The ActionAid Ghana, a Civil Society Organisation (CSO) working to promote women and children’s rights and well-being has called on husbands to assist their wives in the management of their homes.
It said if husbands assisted as expected in household chores and took care of the children, the level of stress on their wives because of numerous household duties and associated challenges would reduce considerably.
According to the Organisation, One of the most effective ways to help your spouse is to offer encouraging words. The word encourage means “to inspire courage.”
All of us have areas in which we feel insecure and lack courage, and that lack of courage often hinders us from accomplishing the positive things that we would like to do. The latent potential within your spouse may await your encouraging words.
When we receive positive words, we are encouraged to continue pursuing our dreams. When a man fails to get a promotion at work, he may feel that he is a failure. But when his wife says, “You’re still No. 1 in my book,” he has the courage to work through his disappointment and continue.
Mr Yaw Osei Boateng, Programme Officer of the Organisation in-charge of women’s right, said this during an interaction with women beneficiary groups of the CSO’s training and socio-economic empowerment programmes and community members about Unpaid Care Work (UCW) on Tuesday at Badu-Drobo in the Tain District of Brong-Ahafo Region.
UCW formed part of ActionAid’s five year “Promoting Opportunity for Women Empowerment and Right” (POWER) Project being funded by the Ministry of Foreign Affairs of the Netherlands and aims at empowering 6,000 rural women in the country.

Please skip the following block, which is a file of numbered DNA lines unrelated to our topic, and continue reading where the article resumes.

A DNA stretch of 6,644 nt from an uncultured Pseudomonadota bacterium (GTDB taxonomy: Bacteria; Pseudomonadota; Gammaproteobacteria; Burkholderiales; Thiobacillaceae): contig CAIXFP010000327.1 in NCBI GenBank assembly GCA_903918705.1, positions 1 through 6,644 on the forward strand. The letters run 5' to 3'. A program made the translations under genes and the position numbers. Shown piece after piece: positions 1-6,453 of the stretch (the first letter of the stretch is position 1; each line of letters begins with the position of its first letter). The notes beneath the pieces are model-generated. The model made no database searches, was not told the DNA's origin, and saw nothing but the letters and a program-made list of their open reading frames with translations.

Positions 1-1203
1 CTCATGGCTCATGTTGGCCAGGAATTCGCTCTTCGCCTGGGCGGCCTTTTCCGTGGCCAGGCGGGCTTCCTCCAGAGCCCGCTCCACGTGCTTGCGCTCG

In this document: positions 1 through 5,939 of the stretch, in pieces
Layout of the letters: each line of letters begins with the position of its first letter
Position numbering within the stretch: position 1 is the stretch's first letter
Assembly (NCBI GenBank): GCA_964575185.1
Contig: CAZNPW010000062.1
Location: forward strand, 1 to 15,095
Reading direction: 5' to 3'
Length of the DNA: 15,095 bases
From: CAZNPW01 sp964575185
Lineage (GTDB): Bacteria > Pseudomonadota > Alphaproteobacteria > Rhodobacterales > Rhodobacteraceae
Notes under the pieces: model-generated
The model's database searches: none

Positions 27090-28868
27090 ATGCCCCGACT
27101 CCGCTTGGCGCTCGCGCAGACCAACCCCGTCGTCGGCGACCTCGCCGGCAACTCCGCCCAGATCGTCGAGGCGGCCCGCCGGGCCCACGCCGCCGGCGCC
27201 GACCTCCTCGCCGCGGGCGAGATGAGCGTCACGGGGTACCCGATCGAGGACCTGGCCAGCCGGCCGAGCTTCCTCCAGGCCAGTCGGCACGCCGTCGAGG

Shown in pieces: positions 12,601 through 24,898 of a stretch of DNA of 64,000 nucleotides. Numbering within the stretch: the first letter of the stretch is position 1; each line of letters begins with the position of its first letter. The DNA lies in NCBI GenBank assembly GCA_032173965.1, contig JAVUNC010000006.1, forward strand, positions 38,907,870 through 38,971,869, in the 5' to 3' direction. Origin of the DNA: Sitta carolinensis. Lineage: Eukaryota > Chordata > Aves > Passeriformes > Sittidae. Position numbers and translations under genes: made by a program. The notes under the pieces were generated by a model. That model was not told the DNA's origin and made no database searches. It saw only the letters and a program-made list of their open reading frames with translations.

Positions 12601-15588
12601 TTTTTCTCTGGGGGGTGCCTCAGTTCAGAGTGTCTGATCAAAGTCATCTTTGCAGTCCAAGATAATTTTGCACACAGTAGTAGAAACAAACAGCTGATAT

Mr Boateng said women provided many services at homes and in the communities that consumed their times and energies without recognition and stated that UCW has been a key barrier to gender and women’s empowerment.
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Research by the Kwame Nkrumah University of Science and Technology (KNUST) has shown that Ghanaian women could earn an average of GHC 43,200 annually if paid for keeping their homes, he said.
This, he said, is because available report indicates that women spent 32 hours a week on housework alone as against seven hours by men which affected their personal and community development.
Mr Boateng said UCW reduced the time of women and their ability to participate in decision-making and consequently acquisition of knowledge and skills to improve their livelihood.
He expressed regret that too much household duties negatively affected the health status of women and suggested the need for the citizenry to be sensitized on UCW to reduce that burden on women.
Mr Tontie Binado, the Brong-Ahafo Regional Manager of ActionAid, said the POWER Project was benefitting 1,600 women in the Tain and Asutifi South Districts to improve their capacities to demand their rights and ability to participate in household and community decision-making.
He said the project would ensure an environment that would support women’s economic empowerment so that voices of women, especially in the rural communities would be heard.
In that sense it would influence beneficiaries’ ability to control their income through the practice of Climate Resilient Sustainable Agriculture (CRSA), Mr Binado added.
Mr Mohammed Musah, an opinion leader in the community, said the project had brought unity in most homes in the area, saying that the women beneficiaries were happy with the support being offered by their husbands which had also increased the level of respect for women in the community.